Woodcreek Church in a northern suburb of Dallas has developed a vibrant ministry with a Title I school, Forman Elementary in Plano, over the past seven years. Strong friendships grew from the start between school personnel and church members. The partnership includes a classroom academic tutoring program staffed by church volunteers. Principal Tramy Tran explains, “The Woodcreek mentors are what we think of when we think of academic mentors.” The church also collects and donates thousands of dollars of school supplies to Forman each year.

The evolution of the church’s holiday gift program for the students shows how the hearts and attitudes of the church members have matured through the relationship with the school. Initially Woodcreek members adopted Forman families identified by the school as particularly needy, and church members offered huge bags of gifts chosen specifically for them. Donors enjoyed sharing their abundance, but the Woodcreek team felt unsettled by the charity aspect of the process, which robbed parents of the joy and dignity of selecting their own gifts.  Instead the church began hosting a big party for the families each year, where Christmas stories, holiday food, and festive songs created a climate of celebration that all could share in, and gifts were provided in a more discreet manner.

Still, church leaders recognized the chasm between the givers and the receivers. So following the suggestion of Principal Tran, the church moved away from the family gift-giving to providing “parent gifts” for the Forman “store.” Each year thousands of dollars’ worth of note cards, body lotions, tool kits, picture frames, etc., are donated and displayed so that children can shop for their parents for the holidays. The school uses an incentive program, awarding students with “Falcon Bucks” for positive behaviors such as turning in homework and demonstrating admirable character. Students exchange their bucks for goods in the school store or other rewards.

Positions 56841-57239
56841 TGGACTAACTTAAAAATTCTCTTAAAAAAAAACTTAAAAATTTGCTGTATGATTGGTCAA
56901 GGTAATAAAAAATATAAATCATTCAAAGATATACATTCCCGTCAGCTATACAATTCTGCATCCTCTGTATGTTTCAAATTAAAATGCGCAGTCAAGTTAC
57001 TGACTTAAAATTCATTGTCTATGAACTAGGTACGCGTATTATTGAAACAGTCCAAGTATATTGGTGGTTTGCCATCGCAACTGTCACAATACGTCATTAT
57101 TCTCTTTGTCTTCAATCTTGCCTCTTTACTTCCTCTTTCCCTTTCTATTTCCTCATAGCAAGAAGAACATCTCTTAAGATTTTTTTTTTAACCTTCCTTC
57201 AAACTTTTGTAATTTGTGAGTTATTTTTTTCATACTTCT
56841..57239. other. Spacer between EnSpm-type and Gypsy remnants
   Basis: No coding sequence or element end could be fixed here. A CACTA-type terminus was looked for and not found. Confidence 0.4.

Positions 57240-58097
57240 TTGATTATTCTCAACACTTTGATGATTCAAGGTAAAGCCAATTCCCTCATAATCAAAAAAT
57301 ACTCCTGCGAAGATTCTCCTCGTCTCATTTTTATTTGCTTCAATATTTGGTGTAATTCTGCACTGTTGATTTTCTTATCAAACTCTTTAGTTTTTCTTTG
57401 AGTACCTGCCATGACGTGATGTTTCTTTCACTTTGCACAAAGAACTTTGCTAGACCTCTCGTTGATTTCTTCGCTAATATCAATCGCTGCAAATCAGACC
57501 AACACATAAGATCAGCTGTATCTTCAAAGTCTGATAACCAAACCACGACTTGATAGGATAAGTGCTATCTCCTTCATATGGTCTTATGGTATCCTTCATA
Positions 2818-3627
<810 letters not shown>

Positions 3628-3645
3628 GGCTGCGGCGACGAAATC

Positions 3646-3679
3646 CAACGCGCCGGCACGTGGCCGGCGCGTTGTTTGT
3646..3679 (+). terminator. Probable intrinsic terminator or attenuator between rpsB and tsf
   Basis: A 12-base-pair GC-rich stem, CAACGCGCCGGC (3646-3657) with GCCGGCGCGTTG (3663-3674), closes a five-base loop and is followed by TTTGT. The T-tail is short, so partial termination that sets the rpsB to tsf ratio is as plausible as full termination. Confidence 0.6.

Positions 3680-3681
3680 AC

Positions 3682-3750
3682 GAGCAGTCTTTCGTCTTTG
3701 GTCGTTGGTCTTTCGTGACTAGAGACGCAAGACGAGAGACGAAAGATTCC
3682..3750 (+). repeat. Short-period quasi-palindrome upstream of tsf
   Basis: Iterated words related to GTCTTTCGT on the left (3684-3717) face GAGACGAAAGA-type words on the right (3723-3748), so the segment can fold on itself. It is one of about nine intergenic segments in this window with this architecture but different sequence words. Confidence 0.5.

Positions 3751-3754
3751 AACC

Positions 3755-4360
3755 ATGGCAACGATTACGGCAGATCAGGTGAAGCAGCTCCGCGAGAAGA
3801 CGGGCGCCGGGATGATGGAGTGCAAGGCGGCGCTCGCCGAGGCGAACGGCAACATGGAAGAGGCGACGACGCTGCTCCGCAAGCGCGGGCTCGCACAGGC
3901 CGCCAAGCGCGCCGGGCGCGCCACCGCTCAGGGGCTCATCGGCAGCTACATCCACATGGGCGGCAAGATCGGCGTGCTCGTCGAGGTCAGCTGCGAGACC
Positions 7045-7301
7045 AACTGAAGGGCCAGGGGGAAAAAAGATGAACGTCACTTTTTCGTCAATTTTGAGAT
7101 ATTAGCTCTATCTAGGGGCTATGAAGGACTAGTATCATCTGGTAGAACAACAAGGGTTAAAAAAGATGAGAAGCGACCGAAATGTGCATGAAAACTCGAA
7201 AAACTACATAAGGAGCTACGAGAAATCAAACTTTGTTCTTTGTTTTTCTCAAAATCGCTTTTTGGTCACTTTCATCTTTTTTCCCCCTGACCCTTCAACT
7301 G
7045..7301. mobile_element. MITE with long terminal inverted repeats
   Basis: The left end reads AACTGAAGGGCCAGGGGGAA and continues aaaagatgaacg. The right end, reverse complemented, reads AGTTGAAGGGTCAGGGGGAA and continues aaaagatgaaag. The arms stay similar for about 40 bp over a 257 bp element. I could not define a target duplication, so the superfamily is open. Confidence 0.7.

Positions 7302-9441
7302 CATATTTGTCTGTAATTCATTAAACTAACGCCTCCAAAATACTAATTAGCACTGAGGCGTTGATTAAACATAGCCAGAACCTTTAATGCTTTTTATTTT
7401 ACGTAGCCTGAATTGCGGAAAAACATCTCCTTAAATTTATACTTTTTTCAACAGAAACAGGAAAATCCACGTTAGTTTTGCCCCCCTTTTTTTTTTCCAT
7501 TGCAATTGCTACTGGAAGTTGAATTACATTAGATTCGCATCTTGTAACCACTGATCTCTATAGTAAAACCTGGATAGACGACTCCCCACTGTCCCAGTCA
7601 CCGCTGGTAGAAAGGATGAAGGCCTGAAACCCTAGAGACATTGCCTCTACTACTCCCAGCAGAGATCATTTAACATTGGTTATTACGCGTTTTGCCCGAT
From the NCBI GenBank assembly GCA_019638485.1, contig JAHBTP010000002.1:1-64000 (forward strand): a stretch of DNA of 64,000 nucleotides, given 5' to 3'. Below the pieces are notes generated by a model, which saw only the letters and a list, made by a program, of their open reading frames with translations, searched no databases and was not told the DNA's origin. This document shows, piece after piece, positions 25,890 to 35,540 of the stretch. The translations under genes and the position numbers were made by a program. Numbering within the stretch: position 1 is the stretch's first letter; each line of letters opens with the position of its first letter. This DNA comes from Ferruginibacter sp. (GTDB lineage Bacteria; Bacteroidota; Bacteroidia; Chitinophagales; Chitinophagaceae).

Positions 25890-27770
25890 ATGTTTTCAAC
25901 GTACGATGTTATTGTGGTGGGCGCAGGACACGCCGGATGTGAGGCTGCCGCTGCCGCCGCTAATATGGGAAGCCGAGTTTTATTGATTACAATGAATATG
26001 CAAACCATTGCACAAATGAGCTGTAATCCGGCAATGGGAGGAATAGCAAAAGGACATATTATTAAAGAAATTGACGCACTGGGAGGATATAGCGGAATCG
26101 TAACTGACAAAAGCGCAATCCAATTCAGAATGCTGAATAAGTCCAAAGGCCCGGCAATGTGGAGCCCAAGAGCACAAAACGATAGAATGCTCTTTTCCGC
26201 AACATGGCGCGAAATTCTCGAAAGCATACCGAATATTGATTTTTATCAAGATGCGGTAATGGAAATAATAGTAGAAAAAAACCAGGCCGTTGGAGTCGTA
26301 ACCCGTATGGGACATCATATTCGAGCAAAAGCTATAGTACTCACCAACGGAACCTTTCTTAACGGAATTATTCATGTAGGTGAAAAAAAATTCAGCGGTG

The “parent gifts” are hot items during the Christmas season. The program encourages generosity in the children, promotes self-initiative, and helps students learn important lessons about the free enterprise system as they “spend” their own earnings on gifts for their parents. Last December three other churches—Legacy Church, Plano Bible Chapel, and North Dallas Community Church—helped provide gifts, and all four churches worked together to sponsor Forman Game Night for the students so parents could go Christmas shopping.

Another way that Woodcreek supports Forman is through the Pine Cove Base Camp sponsored by the Forman PTA. Church members provide scholarships so Forman students can attend this upscale summer day camp experience. Woodcreek also sponsors a vibrant ESL ministry, a strong component of which is the program provided for the children while the adults attend English classes. Program Director Kay Hurley says, “A high-quality preschool environment, geared to teaching toddlers and preschoolers the English language through a rich experiential learning environment, enhances the development of the children’s ability to understand and speak English. So when they enter a more formal program, such as Head Start or public kindergarten, they will already have a better grasp of English.”